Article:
9 – Color Thresholds

So now that we’ve seen how to treat images as grids of pixels and as functions of x and y, let’s see how to use this information. We’ll start by learning how to use information about the colors in an image to isolate a particular area. This is an example of the computer vision pipeline … Read more

8 – Color Images

Now you’ve seen an example of an image broken down into a 2D grid of grayscale pixel values that has a width and a height, but color images are little different. Color images are interpreted as 3D cubes of values with width, height, and depth. The depth is the number of color channels. Most color … Read more

7 – Images as Grids of Pixels

One of your first tasks will be to classify a binary set of data; images taken during the day or night. But before you can complete this task, you first have to learn about how images are seen by machines. Let’s take this image of a car. This is actually a self-driving car on the … Read more

6 – Image Formation

So how does a computer actually see image data? Images or just 2D representations of 3D world scenes. For example, if you take a picture of an apple which we know is a 3-D object, you’ll get a 2D image that represents that apple. The image contains detail about the color and the shape of … Read more

5 – AffdexMe Demo

The best way to understand how emotion AI works is by example. Would you like to see a live demo? Sure. Why not? Everyone wants their computers to understand them better. All right, so here’s the demo. Basically, what’s happening here is that the algorithm is looking for faces and it’s detecting your face by, … Read more

4 – 09. Training a Model

So, I’ve just described a computer vision pipeline that takes in a sequence of images and through a series of steps can recognize different facial expressions and emotions. But it still seems kind of mysterious. Can you talk a bit about how exactly a model like this can be trained to recognize different facial expressions? … Read more

3 – 08. Computer Vision Pipeline

Let me walk you through a sequence of steps that you need to analyze facial expressions and emotions. Other computer vision tasks have different desired outputs and corresponding algorithms, but they use a similar overall pipeline. First off, a computer receives visual input from an imaging device like a camera. This is typically captured as … Read more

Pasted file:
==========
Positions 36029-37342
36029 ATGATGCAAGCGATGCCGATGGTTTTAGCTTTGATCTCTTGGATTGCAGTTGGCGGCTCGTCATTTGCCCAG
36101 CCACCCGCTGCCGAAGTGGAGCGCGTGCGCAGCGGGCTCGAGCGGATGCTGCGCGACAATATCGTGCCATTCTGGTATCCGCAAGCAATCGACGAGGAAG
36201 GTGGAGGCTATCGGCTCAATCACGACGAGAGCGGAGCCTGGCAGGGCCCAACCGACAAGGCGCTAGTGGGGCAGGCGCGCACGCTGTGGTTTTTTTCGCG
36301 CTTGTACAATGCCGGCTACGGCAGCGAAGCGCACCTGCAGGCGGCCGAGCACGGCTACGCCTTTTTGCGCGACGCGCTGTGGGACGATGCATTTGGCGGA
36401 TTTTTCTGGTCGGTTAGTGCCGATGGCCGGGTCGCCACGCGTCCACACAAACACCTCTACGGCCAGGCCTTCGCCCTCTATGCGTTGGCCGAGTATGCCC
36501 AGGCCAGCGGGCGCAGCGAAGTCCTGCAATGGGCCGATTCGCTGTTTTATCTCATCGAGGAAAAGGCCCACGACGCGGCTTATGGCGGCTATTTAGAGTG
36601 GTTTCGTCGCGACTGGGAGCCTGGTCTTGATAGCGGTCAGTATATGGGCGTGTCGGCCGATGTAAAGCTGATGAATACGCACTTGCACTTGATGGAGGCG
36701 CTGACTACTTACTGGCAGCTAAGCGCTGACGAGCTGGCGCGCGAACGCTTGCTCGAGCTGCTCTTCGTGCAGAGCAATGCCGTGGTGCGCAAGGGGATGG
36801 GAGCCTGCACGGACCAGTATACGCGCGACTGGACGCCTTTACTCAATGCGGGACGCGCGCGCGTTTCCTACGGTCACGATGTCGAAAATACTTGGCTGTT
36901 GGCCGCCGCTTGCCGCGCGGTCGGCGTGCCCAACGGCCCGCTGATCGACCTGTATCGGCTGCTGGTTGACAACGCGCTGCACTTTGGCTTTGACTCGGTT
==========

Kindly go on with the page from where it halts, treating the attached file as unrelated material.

2 – 05. Emotional Intelligence

Today I’m with Dr. Rana el Kaliouby, Co-founder and CEO at Affectiva, a company that uses computer vision to build systems that are emotionally intelligent. Rana, I’ve been talking to our students about the role vision plays at a basic level in AI systems by helping to recognize objects and behavior but your work is … Read more

16 – Nd113 C7 46 L Evaluation Metrics

Now we have created a complete classifier that takes in an RGB image and outputs a predicted label for any image. The next step is to look at the accuracy of our model. The accuracy of any classification model is found by comparing predicted and true labels. If the predicted label matches the true label, … Read more

15 – Nd113 C7 45 L Classification V1

Let’s go back to our notebook and complete our day and night classifier. After we extract this brightness feature, the average value of an image, we want to turn this into a predicted label that classifies any image. We’ve looked at the average brightness of both day and night images, and you should have an … Read more

14 – Nd113 C7 32 L Average Brightness V2

Your first steps in building a day and night image classifier or to visualize the input images and standardize them to be the same size. To do that, we imported our usual resources and loaded the image datasets. And we created a standardized list of all the images and their labels. Finally, we could visualize … Read more

13 – Nd113 C7 29 L Features

When you approach a classification challenge, you may ask yourself, “How can I tell these images apart? What traits do these images have that differentiate them? And how can I write code to represent their differences?” Adding onto that, how can I ignore irrelevant or overly similar parts of these images? You may have thought … Read more

12 – Labeled Data and Accuracy

After exploring the day and night image data, you may have noticed a part of the data that we haven’t yet gone over. A label associated with each image. So, what exactly is a label? And why do we need It? A label is kind of like a tag that’s attached to a specific image. … Read more

11 – Color Spaces and Transforms

So we’ve seen how to detect a blue screen background. But this detection assumed that the scene was very well lit and that the screen was a very consistent blue. What would happen if the lighting changed and part of the wall was in shadow or washed out and bright? The simple blue color threshold … Read more

10 – Coding A Blue Screen

Let’s code up a simple blue screen color selection in Python. We’ll be using a new library in this lesson called OpenCV, which is commonly used in computer vision applications and will help us create custom applications of our own. We’ll be starting with an image of a pizza on a blue screen background. We’ll … Read more

1 – 01 Pattern Recognition V1

The first step in recognizing patterns in images is learning how images are seen by computers. For example, say you want to find the boundary of an object. A common task is separating an object like a human from a background. For us, it’s easy to see where the background ends and the human begins. … Read more